EasyJet hails first-ever hydrogen-fuel trial at Bristol airport

EasyJet and Bristol airport have completed a ground-breaking trial in the use of hydrogen in aviation with the first airside hydrogen-refuelling trial at a major UK airport.

The hydrogen was used to refuel and power parts of easyJet’s ground operation at Bristol, demonstrating the fuel can be used safely and reliably at an airport.

Data and insight from the trial will be used to create the first-ever safety guidance on hydrogen use at airports and inform creation of a regulatory framework.

The Civil Aviation Authority (CAA) played an active role in the trial to review the safety case. The trial also aims to accelerate the use of hydrogen more widely.

Dubbed Project Acorn, the trial saw hydrogen used to refuel and power baggage tractors, or ground support equipment (GSE), servicing easyJet passenger aircraft as part of the airline’s daily operations, demonstrating the gas can be safely used to refuel ground equipment in a live airport environment.

The project was in development for more than a year and involved organisations across aviation, engineering, logistics and academia including Cranfield Aerospace Solutions, Cranfield University, and the IAAPS research institute at the University of Bath.

The results will help develop industry best practice and guidance for airports, airlines, local authorities and regulators on the infrastructure changes required, as well as support development of a regulatory framework for hydrogen’s use on an airfield – standards which do not currently exist.

EasyJet chief operating officer David Morgan said: “Without doubt hydrogen will be an important fuel of the future for short-haul aviation.

“[But] while the technology is advancing at an exciting pace, there is no regulatory guidance in place on how hydrogen can and should be used, so trials like this are important in building the safety case and providing critical data and insight to inform development of the industry’s first regulatory framework.”

CAA director for strategy, policy and communications Tim Johnson said: “Projects such as this are cornerstones of our commitment to support innovation and decarbonisation in the industry.

“This trial will serve as the basis of a White Paper which we will be contributing to, as well as allow for the creation of safety guidance and regulatory standards for the use of hydrogen in aviation.”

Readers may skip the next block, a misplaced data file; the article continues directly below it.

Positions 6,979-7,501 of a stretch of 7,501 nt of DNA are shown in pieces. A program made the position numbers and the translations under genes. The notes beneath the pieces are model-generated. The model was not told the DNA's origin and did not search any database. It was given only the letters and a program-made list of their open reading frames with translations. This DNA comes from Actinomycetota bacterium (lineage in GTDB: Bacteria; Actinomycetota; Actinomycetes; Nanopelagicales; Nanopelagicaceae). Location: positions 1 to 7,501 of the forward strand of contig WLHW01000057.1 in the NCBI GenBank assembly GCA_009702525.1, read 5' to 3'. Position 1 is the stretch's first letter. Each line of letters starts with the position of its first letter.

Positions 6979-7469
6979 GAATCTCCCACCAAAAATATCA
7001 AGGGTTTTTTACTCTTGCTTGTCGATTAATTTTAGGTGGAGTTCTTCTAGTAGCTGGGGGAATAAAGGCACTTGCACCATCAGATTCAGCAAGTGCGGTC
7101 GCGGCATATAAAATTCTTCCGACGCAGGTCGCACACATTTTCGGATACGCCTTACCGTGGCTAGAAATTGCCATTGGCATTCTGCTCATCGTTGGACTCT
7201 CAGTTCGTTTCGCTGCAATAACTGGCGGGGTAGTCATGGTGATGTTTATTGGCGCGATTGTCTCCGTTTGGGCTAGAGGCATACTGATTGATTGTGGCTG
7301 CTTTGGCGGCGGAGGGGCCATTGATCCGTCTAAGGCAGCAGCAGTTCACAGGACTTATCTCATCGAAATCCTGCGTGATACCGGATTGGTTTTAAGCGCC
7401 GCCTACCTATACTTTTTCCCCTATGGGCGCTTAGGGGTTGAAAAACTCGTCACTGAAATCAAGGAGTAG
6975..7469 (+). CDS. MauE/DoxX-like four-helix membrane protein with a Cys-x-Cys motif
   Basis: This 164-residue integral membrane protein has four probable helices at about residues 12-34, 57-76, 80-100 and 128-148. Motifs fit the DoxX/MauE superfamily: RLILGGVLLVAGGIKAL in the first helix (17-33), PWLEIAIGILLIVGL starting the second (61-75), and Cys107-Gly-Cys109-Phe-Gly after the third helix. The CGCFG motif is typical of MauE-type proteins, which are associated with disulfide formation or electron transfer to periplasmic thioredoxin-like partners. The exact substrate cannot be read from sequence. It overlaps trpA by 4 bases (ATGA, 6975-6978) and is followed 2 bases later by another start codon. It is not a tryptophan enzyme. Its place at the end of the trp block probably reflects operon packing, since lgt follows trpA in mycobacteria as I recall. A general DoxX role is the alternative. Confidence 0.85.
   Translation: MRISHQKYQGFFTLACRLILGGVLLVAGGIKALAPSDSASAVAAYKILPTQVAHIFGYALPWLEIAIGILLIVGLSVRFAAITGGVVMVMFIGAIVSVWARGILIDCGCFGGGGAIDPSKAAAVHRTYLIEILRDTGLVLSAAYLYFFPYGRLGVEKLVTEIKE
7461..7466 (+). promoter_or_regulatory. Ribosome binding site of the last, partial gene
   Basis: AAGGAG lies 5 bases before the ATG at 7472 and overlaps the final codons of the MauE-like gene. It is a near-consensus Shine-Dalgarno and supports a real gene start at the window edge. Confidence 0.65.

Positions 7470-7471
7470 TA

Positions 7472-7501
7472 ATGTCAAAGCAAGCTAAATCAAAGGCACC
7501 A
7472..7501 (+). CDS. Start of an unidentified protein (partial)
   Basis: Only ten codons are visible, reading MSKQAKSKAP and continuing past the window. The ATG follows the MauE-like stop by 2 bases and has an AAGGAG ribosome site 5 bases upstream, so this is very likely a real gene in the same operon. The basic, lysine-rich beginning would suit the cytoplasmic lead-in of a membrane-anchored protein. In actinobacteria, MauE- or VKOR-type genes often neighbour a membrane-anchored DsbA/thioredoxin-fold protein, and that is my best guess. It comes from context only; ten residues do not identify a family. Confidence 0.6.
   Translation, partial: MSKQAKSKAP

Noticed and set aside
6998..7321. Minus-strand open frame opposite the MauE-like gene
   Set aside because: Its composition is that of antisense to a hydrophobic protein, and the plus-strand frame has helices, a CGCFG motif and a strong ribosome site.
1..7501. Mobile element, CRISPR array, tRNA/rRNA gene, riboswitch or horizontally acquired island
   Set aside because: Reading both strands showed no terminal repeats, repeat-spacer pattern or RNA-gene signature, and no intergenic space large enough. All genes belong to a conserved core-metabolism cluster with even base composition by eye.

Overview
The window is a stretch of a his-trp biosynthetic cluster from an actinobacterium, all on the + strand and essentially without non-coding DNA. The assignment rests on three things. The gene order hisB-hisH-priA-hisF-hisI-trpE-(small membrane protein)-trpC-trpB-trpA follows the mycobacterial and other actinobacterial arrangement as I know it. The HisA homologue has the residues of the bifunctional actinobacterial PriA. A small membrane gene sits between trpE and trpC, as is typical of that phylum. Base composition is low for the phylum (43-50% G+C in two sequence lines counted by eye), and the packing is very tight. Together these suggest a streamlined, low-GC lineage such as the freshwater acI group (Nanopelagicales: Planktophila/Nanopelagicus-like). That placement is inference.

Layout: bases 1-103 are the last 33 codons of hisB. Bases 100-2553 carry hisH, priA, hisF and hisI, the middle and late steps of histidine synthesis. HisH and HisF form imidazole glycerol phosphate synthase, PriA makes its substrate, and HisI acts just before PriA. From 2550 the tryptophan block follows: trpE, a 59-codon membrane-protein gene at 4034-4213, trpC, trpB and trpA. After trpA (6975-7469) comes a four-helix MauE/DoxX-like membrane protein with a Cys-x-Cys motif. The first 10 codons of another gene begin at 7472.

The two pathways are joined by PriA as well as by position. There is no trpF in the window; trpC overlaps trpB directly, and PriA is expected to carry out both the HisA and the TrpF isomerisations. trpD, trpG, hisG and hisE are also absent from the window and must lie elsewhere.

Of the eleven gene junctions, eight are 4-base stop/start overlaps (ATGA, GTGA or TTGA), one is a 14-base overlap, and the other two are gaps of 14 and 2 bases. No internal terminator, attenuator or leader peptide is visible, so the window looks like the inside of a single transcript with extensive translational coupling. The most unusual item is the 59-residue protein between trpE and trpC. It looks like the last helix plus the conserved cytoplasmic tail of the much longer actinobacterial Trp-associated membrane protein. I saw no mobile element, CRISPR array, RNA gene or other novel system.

Aviation minister Anthony Browne added: “Project Acorn is a great example of the UK aviation sector pushing the boundaries of what’s possible, using leading engineering to make decarbonisation a reality.”

A joint statement on the trail by the Project Acorn partners noted: “There is a compressed time window for the UK’s aviation industry to develop the ground infrastructure, safety standards – including how to use, control and transport hydrogen – and procedures needed to make operations hydrogen-ready.

“Project Acorn is designed to be a first step on this journey, with limited trials of GSE equipment accomplishing a key objective of receiving clearance for airside refuelling from the CAA.

“A shorter-term objective is to lead to the long-term deployment of hydrogen GSE at Bristol and ready the airport for trials of hydrogen-fuelled aircraft.”

Hydrogen is a potential zero carbon emission fuel source for aviation.

Green hydrogen, produced from renewables, is potentially the most exciting alternative aircraft fuel as, unlike other alternatives, it produces no carbon emissions.

Dr Thomas Budd of Cranfield University said: “Projects like this help demonstrate to government, industry and the travelling public that we can use hydrogen safely and efficiently in an airport environment.”

Partners on the project included innovation accelerator Connected Places Catapult (CPC), logistics group DHL Supply Chain, consultancies Fuel Cell Systems and Jacobs, airport ground support manufacturer Mulag, and GSE supplier TCR.

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